Kanban for 1
Kanban for 1 is a productivity app based on personal Kanban, a way of managing people's personal productivity, reducing the stress of doing too many things at once and generally approaching the day in an organised and effective manner. Since multitasking is usually inefficient, to say the least, personal Kanban is designed to help people tackle one thing at a time, while visually tracking their progress of work, or through tasks, from start to finish.
Sandy Mamoli introduced the Kanban concept at Snapper in Wellington and more and more physical Kanban for 1 boards popped up around the office. "People loved them, raved about how much more focused and productive they were and we realised that they also wanted to bring their task list when traveling or working from home. Therefore, my company Nomad8 teamed up with Starter4Ten for the technical side of things and we released our iOS Kanbanfor1 app last September."
You can find out more on the website.
Fast, Fresh & Tasty
Sounds good, right? Emily and Rex, founders of Click Suite, have created an app for delicious week-night meal ideas using fresh local ingredients. Emily Loughnan says "It's unashamedly for Kiwis and is used by our users [on average] 13 times a month to decide what's for dinner tonight. We also put out free seasonal updates to keep the ideas fresh and relevant to the current season."
The multi award-winning app, internationally at the W3 awards and the Communicator Awards plus a three-times finalist in the TVNZ Marketing Awards, is often in the top food apps in the app store along with Jamie and Nigella.
It features a shopping list function that can sort ingredients by recipe or department, and you can send the shopping list to someone else via text or email.
Sticking it in the cloud with Quicksand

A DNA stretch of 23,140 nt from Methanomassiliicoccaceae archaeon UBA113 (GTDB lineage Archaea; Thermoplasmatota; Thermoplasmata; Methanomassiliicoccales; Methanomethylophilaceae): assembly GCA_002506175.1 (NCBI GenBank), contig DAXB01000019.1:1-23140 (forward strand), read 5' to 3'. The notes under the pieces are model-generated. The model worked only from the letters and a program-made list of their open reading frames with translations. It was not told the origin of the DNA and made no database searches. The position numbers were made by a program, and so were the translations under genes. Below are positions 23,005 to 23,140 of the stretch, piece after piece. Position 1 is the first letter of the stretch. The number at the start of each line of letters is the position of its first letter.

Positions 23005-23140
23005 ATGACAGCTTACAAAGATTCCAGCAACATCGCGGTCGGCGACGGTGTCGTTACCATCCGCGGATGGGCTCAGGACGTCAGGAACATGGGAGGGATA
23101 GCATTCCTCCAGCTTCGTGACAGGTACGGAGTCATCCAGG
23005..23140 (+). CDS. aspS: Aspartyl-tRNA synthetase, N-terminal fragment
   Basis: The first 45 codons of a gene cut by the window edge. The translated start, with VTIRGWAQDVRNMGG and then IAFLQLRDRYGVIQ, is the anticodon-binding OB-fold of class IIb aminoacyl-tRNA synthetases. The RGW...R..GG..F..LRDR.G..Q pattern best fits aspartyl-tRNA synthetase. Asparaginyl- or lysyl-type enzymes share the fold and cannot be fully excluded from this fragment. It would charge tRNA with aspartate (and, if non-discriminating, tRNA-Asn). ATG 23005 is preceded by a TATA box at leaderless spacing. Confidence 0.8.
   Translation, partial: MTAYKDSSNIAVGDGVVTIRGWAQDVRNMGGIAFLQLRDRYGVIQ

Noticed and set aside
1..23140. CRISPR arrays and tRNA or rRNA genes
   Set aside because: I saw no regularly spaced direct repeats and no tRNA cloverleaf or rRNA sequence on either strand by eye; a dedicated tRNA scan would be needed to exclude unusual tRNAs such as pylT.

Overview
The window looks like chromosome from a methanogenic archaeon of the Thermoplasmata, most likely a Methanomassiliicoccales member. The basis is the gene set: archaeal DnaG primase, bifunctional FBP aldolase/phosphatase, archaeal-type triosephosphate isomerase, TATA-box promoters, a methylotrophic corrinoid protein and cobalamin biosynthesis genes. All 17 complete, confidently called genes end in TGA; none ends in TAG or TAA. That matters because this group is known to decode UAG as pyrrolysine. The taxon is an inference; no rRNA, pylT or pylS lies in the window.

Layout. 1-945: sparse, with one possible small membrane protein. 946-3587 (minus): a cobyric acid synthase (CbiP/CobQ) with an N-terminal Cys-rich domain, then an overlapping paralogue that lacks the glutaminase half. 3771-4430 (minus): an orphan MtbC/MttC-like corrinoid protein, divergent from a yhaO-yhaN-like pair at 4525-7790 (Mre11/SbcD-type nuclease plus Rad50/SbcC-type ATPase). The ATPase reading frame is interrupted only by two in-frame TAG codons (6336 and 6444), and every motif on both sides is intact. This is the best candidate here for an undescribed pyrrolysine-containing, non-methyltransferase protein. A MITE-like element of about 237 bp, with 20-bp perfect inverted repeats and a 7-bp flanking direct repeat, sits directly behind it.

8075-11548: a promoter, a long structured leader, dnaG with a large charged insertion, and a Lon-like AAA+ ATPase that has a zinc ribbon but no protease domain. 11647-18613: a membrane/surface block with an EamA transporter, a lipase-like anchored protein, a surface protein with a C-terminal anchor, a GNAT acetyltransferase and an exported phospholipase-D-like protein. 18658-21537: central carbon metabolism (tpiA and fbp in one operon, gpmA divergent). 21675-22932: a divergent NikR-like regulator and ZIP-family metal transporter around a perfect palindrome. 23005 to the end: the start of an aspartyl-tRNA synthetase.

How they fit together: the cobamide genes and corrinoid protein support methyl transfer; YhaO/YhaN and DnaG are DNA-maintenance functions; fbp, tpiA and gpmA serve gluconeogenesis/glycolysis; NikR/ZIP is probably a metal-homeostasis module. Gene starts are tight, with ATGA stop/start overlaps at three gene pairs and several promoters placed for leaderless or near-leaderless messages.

A 15-year-old Kiwi developer's free Mac app, Quicksand, aims to make forgetting an important file, or accidentally deleting it, a thing of the past.
Sebastian Hallum Clarke taught himself simple programming at the age of 10, and has already developed several critically acclaimed free Mac apps, already boasting thousands of users in over 80 countries.
Install his tiny app on your computer, and every time you open or save a file, a copy is automatically synced to your chosen cloud storage solution. Running in the background, Quicksand invisibly ensures that the 50 files you've most recently used stay available online, wherever you go, whenever you need them.
The idea behind Quicksand is powerfully simple: "With traditional cloud storage solutions like Dropbox and Google Drive, only the files you put in a special folder get synced. Add Quicksand into the mix, and you don't ever have to think about what gets synced: if you've used a file recently, you know it'll be there, safe in your cloud, and accessible from any internet connection. If you're running Quicksand, and accidentally delete or mess up a file you've been working on, it's no longer a problem. The file will be there in your cloud, and you can just go back in time and resurrect an earlier version."
To achieve the goal of doing his idea justice, he taught himself new programming skills, then wrote the app during his summer holidays to be very simple to use.